Near Skoto/Skoteino/Skotinó, Gouves, Pediada, 20km east of Iraklion.
From Skotino 30min walk to the north west.
|Dimension:||L=170m, VR=160m, Ar=2,500m, A=225m asl.|
Paul Faure (1964):
Fonctions des Cavernes Crétoises,
Paris. E de Boccard.
Andy Peggie (2002): A Visit to the Cave of Agios Paraskevi, Crete, Grampian Speleological Group Bulletin fourth series, October 2002 Vol 1 (3) 29, photo.
|Address:||Gouves Municipal Office, Tel: +30-2813-404-600.|
|As far as we know this information was accurate when it was published (see years in brackets), but may have changed since then.
Please check rates and details directly with the companies in question if you need more recent info.
|1933||first excavations by Evans and Pendlebury.|
|1953||more excavations by P. Faure.|
|1962||systematic excavation by K. Davaras.|
Located about 20km east of Iraklion, and close to the village of Skoto or Skoteino, this is one of the largest and most spectacular on the island, about an hours walk from the coast.
Skotino Cave is a very important sacred cave, first used as a place of worship by the Greeks and then later by the Christians. It has a depth of 160 meters and it is on four levels. It was first investigated by Evans, and in 1962 the archaeologist K. Davaras carried out a systematic excavation. He found parts of vases, bone needles, and Late Minoan bronze figurines dating from the Neolithic to Roman periods. Like many other caves, it appears to have had some religious importance. Some people even believe this was the labyrinth of the legendary Minotaur.
The first chamber the Great Temple is 96 m long, 36 m wide and 46 m high with numerous speleothems, most of which have been given names. Beyond this is the Hall of the Altar 25 m long, 8 m wide and 10 m high. Some other smaller chambers follow.
Text by Tony Oldham (2002). With kind permission.
The Σπήλαιο Σκοτεινού (Skotinó Cave) is also known as Σπηλια Αγ Παρασκεβι (Saint Paraskevi Cave) which is derived from the chapel Εκκλησία Αγία Παρασκευή (Church of Saint Paraskevi) near the entrance. There are actually two churches at this place, located northwest of Skotino. The other is the much bigger Άγιος Μιχαήλ (Saint Michael Church). One day per year the site is crowded with people, when the festival of the Saint is held at the church, Saint Paraskevi on 26-JUL. The rest of the year this place is deserted.
The cave entrance is a huge doline which is the collapsed ceiling of the huge main chamber. A rough trail leads in serpentines down into the cave. It is accessible without restrictions, and the floor is mostly level, so there is no need to climb. But there are many rough and slippery spots and the cave is not developed, so the trails are actually just paths created by the visitors. The enormous size requires very good light and sturdy boots are helpful too. As always we recommend to go in a small group, take two lamps each, wear old clothes and a helmet. And tell somebody where you went, there are not many visitors so it is unlikely that you are found soon.
Once there was a church inside the cave, right behind the 27m wide and 10m high portal, today only a pile of stones remains. There is a place with a sort of plateau where the locals are dancing Cretan dances to the music of flute and lyre. This custom is still popular, and seems to originate in Minoan times. The cave actually contained a temple during Minoan times, remains of sculpted rocks and shards of pottery can still be seen of the cave floor. Please do not disturb such archaeological remains.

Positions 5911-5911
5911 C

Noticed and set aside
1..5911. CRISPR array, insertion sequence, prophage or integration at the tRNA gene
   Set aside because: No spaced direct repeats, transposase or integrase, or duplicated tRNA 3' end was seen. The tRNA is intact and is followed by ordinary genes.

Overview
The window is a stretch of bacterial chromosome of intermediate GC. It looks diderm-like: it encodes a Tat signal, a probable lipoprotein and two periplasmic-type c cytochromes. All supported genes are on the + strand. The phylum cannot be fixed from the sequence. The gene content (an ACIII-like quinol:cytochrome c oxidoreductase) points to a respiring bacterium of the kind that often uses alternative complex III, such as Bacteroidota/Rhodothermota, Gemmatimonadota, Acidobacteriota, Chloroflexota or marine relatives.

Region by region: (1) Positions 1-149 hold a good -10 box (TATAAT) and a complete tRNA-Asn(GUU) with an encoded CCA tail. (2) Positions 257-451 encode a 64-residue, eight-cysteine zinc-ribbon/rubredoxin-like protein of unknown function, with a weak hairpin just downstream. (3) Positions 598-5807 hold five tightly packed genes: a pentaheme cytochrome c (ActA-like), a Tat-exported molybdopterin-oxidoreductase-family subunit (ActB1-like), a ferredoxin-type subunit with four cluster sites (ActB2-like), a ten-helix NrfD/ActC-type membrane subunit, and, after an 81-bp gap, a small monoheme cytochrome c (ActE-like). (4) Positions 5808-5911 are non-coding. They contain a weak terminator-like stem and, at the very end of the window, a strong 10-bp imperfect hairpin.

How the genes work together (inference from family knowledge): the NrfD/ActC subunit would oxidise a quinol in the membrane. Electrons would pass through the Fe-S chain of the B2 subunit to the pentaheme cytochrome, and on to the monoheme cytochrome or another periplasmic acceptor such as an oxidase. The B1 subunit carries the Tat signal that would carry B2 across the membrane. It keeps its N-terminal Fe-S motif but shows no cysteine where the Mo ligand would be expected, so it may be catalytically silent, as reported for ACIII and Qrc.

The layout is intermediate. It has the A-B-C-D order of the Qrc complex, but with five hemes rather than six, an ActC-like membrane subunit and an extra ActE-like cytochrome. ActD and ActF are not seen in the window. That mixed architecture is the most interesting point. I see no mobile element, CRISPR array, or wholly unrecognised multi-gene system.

The first chamber named Great Temple, 130m long, 33m wide, and 30m high, also contains two huge stalagmites, one is 8m high, the other 11m. The impressive formations were sacred in antiquity and the faithful left their tributes next to the stalagmites or on them in various recesses they form. The second stalagmite has a really unique shape and two forms stand out, the left figure reminds of a crouching animal similar to a bear, the right is the face of a god in front of whom the animal bows reverently. The bear was worshiped as the personification of the goddess Artemis who in Crete was called Vrytomartis. Several stalagmites were chiseled to form troughs which collect tripping water. The guess is that worshippers put their hands in the trough and washed them, constituting a kind of purification. Of course this may be romantic wishful thinking.
The next chamber is smaller and named Altar, because it is thought that worshippers made offerings here. Most likely this were oil or wine, others speculate about blood offerings, but there is no archaeological evidence for any of it. The chamber is 24m long, 8.5m wide, and 25m high. The floor shows numerous pits which are the signs of illegal excavations.
Both chambers have side branches, but they are steeper and if you want to continue you definitely need speleological equipment. More climbing is required and the floor becomes slippery. so probably a rope as a railing is safer. At one point there is a drop of 6m which requires vertical gear, if you do not intend to wait for the cave rescue.
If you are well equipped with a group of cavers you can visit the Worship Hall or House of Worship, some translate it Adoration Hall. It is more or less circular with a diameter of 12m and a height of 10m, and the speleothems are in much better shape, because tourists with sticky fingers do not come here. It is located 50m below the entrance. The cavern has a smaller side branch with nice speleothems, which is flooded during winter.
The French researcher and speleologist Paul Faure excavated the cave in 1953. He later published the theory that the Cave of Agia Paraskevi was the famous Labyrinth of Knossos and Vrytomartis was the dominant deity of the cave. While such speculations are futile, the excavations actually revealed that the cave was a temple over a very long period, since the middle Minoan years (1900 BC) to Roman times. It was then turned into a Christian sanctuary.